Trends and characteristics in early glomerular filtration rate decline after posttransplantation alloantibody appearance

Pingping Wu, Matthew J. Everly, Lorita M. Rebellato, Carl E. Haisch, Kimberly P. Briley, Paul Bolin, William T. Kendrick, Scott A. Kendrick, Claire Morgan, Robert C. Harland, Paul I. Terasaki

Research output: Contribution to journalArticle

7 Citations (Scopus)

Abstract

Background. Approximately 7% to 9% of patients with donor-specific antiYhuman leukocyte antigen (HLA) antibodies (DSA) fail within 1 year post-DSA onset. However, little is known as to how this DSA-associated failure temporally progresses. This longitudinal study investigates DSA's temporal relationship to allograft dysfunction and identifies predictors of allograft function's progressive deterioration post-DSA. Methods. A cohort of 175 non-HLA identical patients receiving their first transplant between March 1999 and March 2006 were analyzed. Protocol testing for DSA via single antigen beads was done before transplantation and at 1, 3, 6, 9, and 12 months after transplantation then annually. Estimated glomerular filtration rate (eGFR) was analyzed before and after DSA onset. Results. Forty-two patients developed DSA and had adequate eGFR information for analysis. Before DSA onset, the 42 patients had stable eGFR. By 1 year post-DSA, the cohort's eGFR was significantly lower (PG0.001); however, 30 of 42 had stable function. Twelve patients had failure or early allograft dysfunction (eGFR decline 925% from DSA onset). Those who failed early (by 1 year post-DSA) had more antibody-mediated rejection than stable patients (P=0.03). Late failures (after 1 year post-DSA) were predictable with evidence of early allograft dysfunction (eGFR decline 925% by 1 year post-DSA; PG0.001). Early allograft dysfunction preceded late failure by nearly 1 year. Conclusions. DSA is temporally related to allograft function deterioration. However, in many cases, late allograft failures are preceded by early allograft dysfunction. Therefore, monitoring for early allograft dysfunction provides treating physicians with a window of opportunity for treatment or continued monitoring.

Original languageEnglish (US)
Pages (from-to)919-925
Number of pages7
JournalTransplantation
Volume96
Issue number10
DOIs
StatePublished - Aug 5 2013
Externally publishedYes

Fingerprint

Isoantibodies
Glomerular Filtration Rate
Allografts
Transplantation
Antibodies
HLA Antigens
Longitudinal Studies
Tissue Donors
Physicians
Transplants
Antigens

Keywords

  • Allograft survival.
  • Donor-specific antibodies
  • Epidemiology
  • Human leukocyte antigen

ASJC Scopus subject areas

  • Transplantation

Cite this

Wu, P., Everly, M. J., Rebellato, L. M., Haisch, C. E., Briley, K. P., Bolin, P., ... Terasaki, P. I. (2013). Trends and characteristics in early glomerular filtration rate decline after posttransplantation alloantibody appearance. Transplantation, 96(10), 919-925. https://doi.org/10.1097/TP.0b013e3182a289ac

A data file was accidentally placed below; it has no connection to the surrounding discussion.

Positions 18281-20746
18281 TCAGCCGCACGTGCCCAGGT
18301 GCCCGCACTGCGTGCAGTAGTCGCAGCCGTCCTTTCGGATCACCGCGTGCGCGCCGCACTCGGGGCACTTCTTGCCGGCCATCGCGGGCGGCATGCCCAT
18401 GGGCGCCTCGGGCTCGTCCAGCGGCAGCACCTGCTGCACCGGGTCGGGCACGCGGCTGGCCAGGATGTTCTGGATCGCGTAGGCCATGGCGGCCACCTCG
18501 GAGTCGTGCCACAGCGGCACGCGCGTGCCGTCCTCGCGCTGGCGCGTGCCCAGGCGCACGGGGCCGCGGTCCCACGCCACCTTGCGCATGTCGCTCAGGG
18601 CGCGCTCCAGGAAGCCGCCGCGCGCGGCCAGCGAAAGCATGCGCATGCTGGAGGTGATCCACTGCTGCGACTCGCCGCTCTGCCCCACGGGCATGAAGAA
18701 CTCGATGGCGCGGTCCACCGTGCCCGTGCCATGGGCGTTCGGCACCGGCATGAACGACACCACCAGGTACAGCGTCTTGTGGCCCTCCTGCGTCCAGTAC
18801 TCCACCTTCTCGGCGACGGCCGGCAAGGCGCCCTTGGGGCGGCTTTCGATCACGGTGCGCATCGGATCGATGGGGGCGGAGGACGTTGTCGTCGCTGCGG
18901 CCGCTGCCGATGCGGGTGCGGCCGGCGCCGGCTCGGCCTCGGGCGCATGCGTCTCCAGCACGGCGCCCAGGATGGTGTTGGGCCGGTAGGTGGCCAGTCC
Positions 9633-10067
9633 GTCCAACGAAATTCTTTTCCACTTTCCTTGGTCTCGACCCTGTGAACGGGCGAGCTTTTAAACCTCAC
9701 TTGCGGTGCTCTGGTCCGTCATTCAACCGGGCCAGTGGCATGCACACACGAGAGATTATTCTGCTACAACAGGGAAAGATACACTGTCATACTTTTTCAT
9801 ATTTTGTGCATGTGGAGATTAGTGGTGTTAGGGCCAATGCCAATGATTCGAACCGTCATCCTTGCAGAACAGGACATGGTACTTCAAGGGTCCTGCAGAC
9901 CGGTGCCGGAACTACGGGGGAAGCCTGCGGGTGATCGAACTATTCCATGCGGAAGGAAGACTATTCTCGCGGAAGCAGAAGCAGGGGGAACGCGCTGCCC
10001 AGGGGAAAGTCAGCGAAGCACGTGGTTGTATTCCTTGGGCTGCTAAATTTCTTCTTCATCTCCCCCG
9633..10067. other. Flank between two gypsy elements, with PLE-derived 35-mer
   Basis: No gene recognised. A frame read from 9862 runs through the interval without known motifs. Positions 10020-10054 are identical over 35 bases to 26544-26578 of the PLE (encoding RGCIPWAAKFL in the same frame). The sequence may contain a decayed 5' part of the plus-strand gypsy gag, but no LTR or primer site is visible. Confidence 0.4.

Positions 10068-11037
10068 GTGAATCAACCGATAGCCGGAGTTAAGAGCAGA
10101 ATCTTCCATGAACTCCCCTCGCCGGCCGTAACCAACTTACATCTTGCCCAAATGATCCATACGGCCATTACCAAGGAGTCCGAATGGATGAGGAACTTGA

Trends and characteristics in early glomerular filtration rate decline after posttransplantation alloantibody appearance. / Wu, Pingping; Everly, Matthew J.; Rebellato, Lorita M.; Haisch, Carl E.; Briley, Kimberly P.; Bolin, Paul; Kendrick, William T.; Kendrick, Scott A.; Morgan, Claire; Harland, Robert C.; Terasaki, Paul I.

In: Transplantation, Vol. 96, No. 10, 05.08.2013, p. 919-925.

Research output: Contribution to journalArticle

Wu, P, Everly, MJ, Rebellato, LM, Haisch, CE, Briley, KP, Bolin, P, Kendrick, WT, Kendrick, SA, Morgan, C, Harland, RC & Terasaki, PI 2013, 'Trends and characteristics in early glomerular filtration rate decline after posttransplantation alloantibody appearance', Transplantation, vol. 96, no. 10, pp. 919-925. https://doi.org/10.1097/TP.0b013e3182a289ac
Wu, Pingping ; Everly, Matthew J. ; Rebellato, Lorita M. ; Haisch, Carl E. ; Briley, Kimberly P. ; Bolin, Paul ; Kendrick, William T. ; Kendrick, Scott A. ; Morgan, Claire ; Harland, Robert C. ; Terasaki, Paul I. / Trends and characteristics in early glomerular filtration rate decline after posttransplantation alloantibody appearance. In: Transplantation. 2013 ; Vol. 96, No. 10. pp. 919-925.
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abstract = "Background. Approximately 7{\%} to 9{\%} of patients with donor-specific antiYhuman leukocyte antigen (HLA) antibodies (DSA) fail within 1 year post-DSA onset. However, little is known as to how this DSA-associated failure temporally progresses. This longitudinal study investigates DSA's temporal relationship to allograft dysfunction and identifies predictors of allograft function's progressive deterioration post-DSA. Methods. A cohort of 175 non-HLA identical patients receiving their first transplant between March 1999 and March 2006 were analyzed. Protocol testing for DSA via single antigen beads was done before transplantation and at 1, 3, 6, 9, and 12 months after transplantation then annually. Estimated glomerular filtration rate (eGFR) was analyzed before and after DSA onset. Results. Forty-two patients developed DSA and had adequate eGFR information for analysis. Before DSA onset, the 42 patients had stable eGFR. By 1 year post-DSA, the cohort's eGFR was significantly lower (PG0.001); however, 30 of 42 had stable function. Twelve patients had failure or early allograft dysfunction (eGFR decline 925{\%} from DSA onset). Those who failed early (by 1 year post-DSA) had more antibody-mediated rejection than stable patients (P=0.03). Late failures (after 1 year post-DSA) were predictable with evidence of early allograft dysfunction (eGFR decline 925{\%} by 1 year post-DSA; PG0.001). Early allograft dysfunction preceded late failure by nearly 1 year. Conclusions. DSA is temporally related to allograft function deterioration. However, in many cases, late allograft failures are preceded by early allograft dysfunction. Therefore, monitoring for early allograft dysfunction provides treating physicians with a window of opportunity for treatment or continued monitoring.",